Ideally, it’s best to raise a flock of chickens all together from day one. As hatchlings or even pullets at Point of Lay, your birds will grow up together and bond as siblings and as a flock on the whole. However, that’s not to say that you cannot add new birds from time to time. Anytime is the right time to add a new breed or two. As long as you follow proper integration guidelines, any new chooks should be happily clucking along with their older and wiser feathery siblings in the flap of a wing.
Even with excellent care and regular monitoring of your flock, chickens do die. Unfortunately, chickens can contract diseases that show no overt symptoms until the disease has progressed to the point where it’s too late to treat the bird or there simply is no treatment. So, you may choose to add some new birds or breeds to your existing flock.
The most important thing to remember when integrating new birds into an existing flock is this:
Always isolate or quarantine all new birds for at least 30 days. This gives you ample time to observe all new birds for symptoms of disease and/or signs of external parasites and to treat them if necessary. Then once the 30 day isolation period is completed, introduce new chickens.
And, remember to always monitor the interactions between old and new chooks up close and personal until you’re sure that all is well. When you feel comfortable that your feathery siblings are getting along amicably, a simple daily check-up will do fine. Allowing all chickens to free range and mingle together helps them to get acquainted.
A Recipe for Success
Creating a happy healthy mixed breed chicken flock is like following a recipe. So, what is the recipe? Simple…add a mixture of breeds – bantam and large fowl if it tickles your feathery fancy – into a large chicken coop, mix well until all are happily interacting with one another and enjoy.
Of course, there are several factors to consider when putting together your mixed breed flock:
- Climate – some breeds tolerate extreme heat or cold temperatures better than others
- Amount of Chickens/Size of Coop – on average a single large fowl bird requires approximately 1.5 square metres of space and a bantam chicken will need about 1 square metre of space. This allows your chooks to roam freely and not feel too “cooped” up which can lead to stress. If; however, your chooks will be confined to their coop and run for the majority of the time, please allow for about 3 square metres per chicken.
- Life Expectancy – Bantams live for approximately 4-8 years; Large Fowl live for approximately 8-15 years.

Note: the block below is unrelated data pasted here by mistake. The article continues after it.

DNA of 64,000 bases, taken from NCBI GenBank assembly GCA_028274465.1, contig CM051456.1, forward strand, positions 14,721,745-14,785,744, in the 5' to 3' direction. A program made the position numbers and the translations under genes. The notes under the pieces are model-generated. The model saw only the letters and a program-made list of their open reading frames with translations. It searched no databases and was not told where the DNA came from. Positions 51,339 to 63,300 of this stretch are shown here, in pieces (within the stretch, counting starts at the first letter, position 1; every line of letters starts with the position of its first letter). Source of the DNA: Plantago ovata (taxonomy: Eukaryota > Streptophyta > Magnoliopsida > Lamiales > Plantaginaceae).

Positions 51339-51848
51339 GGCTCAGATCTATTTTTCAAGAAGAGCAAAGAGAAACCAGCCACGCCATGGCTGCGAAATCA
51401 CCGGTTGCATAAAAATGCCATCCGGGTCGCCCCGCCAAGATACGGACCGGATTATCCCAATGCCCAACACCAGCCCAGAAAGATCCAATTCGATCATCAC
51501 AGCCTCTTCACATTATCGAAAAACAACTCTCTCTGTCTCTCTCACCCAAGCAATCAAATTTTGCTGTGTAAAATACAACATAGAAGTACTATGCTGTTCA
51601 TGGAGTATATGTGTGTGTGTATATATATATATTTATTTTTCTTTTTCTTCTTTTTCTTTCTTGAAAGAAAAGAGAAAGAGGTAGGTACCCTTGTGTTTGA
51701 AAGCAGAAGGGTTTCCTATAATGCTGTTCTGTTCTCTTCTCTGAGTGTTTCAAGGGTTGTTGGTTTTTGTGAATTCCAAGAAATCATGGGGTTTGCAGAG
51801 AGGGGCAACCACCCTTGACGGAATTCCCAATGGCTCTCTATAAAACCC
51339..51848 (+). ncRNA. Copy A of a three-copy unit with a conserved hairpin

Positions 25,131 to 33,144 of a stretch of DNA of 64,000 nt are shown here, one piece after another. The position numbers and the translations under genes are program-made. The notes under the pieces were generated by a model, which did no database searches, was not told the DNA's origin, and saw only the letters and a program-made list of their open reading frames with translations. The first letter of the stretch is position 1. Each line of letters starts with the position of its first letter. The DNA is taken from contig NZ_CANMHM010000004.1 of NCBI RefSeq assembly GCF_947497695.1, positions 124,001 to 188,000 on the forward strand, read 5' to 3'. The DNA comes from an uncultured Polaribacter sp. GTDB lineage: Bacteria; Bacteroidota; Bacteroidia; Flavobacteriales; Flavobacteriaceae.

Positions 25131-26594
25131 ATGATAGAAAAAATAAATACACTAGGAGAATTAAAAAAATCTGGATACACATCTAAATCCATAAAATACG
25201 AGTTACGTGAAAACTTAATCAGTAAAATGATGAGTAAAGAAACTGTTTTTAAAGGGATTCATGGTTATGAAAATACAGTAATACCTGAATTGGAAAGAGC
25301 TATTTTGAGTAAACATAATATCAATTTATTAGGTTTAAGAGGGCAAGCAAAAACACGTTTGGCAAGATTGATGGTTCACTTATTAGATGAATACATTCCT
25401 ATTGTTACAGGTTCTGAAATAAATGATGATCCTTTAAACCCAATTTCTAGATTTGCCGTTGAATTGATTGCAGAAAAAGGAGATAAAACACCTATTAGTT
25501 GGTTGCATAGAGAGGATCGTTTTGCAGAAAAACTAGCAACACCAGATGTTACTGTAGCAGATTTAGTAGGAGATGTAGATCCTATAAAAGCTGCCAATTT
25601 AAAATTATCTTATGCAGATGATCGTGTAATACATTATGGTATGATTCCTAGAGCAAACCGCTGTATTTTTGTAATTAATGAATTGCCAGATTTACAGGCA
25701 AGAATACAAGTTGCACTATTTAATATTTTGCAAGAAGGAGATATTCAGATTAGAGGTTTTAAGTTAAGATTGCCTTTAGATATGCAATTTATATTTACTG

- Personality and Compatibility – some breeds are just more active and flighty and some are more docile and calm. Theoretically, all should mix well together, interacting and roaming about; however, always be sure to monitor your flock daily as it’s always better to err on the side of caution.
- Eggshell color – you can literally create a rainbow of eggshells for your egg basket.
- Your personal preferences
The Mixed Breed Chicken Flock – A Success Story
The mixed breed flock that clucks together stays together! We’ve always had a mixed breed chicken flock. It’s such a treat to visit their coop each day and watch the colourful show – black glossy feathers flap-happily dusting the afternoon away, bright white feathers leaping awkwardly in an attempt to capture a flying insect, brown pheasant tipped feathers wandering and puttering…Uh oh, Phoebe’s headed for my song bird garden again, yellow golden feathers keeping a motherly eye open for potential dangers and reddish chestnut coloured feathers sprawled out in the warm sunshine. Ahhhh, life is good!
The best thing about a mixed breed chicken flock is that it is uniquely your own – a homemade flock for your hen home. Enjoy!
And, the best place to house your diverse backyard chicken flock is in one of our innovative and stylish coops: The perfect Penthouse, the terrific Taj Mahal and the magnificent Mansion coops are anxiously awaiting an ideal ISA Brown, an amazing Australorp, an Oh so motherly Orpington, a boldly beautiful Barred Plymouth Rock, a robust red-headed Rhode Island Red and more to transform them from coop to coop sweet coop.
Download our Ultimate Breeds Handbook